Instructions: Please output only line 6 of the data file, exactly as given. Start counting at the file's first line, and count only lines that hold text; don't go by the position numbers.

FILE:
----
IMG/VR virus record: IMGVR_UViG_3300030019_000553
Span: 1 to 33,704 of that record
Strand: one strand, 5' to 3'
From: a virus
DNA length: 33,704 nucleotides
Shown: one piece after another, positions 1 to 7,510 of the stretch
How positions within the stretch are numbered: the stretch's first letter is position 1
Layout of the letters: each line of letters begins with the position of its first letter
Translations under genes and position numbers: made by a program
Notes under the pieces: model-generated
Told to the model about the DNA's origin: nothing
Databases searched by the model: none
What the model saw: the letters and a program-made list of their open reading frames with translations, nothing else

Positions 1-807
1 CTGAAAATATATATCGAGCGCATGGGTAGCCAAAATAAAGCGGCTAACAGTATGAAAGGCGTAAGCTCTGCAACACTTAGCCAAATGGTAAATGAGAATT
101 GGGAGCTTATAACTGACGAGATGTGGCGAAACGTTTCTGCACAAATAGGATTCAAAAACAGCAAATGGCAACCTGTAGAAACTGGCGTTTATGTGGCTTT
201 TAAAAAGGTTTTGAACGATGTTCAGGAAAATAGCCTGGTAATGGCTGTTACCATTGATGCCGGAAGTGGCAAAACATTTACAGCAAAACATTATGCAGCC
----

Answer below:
Shown: one piece after another, positions 1 to 7,510 of the stretch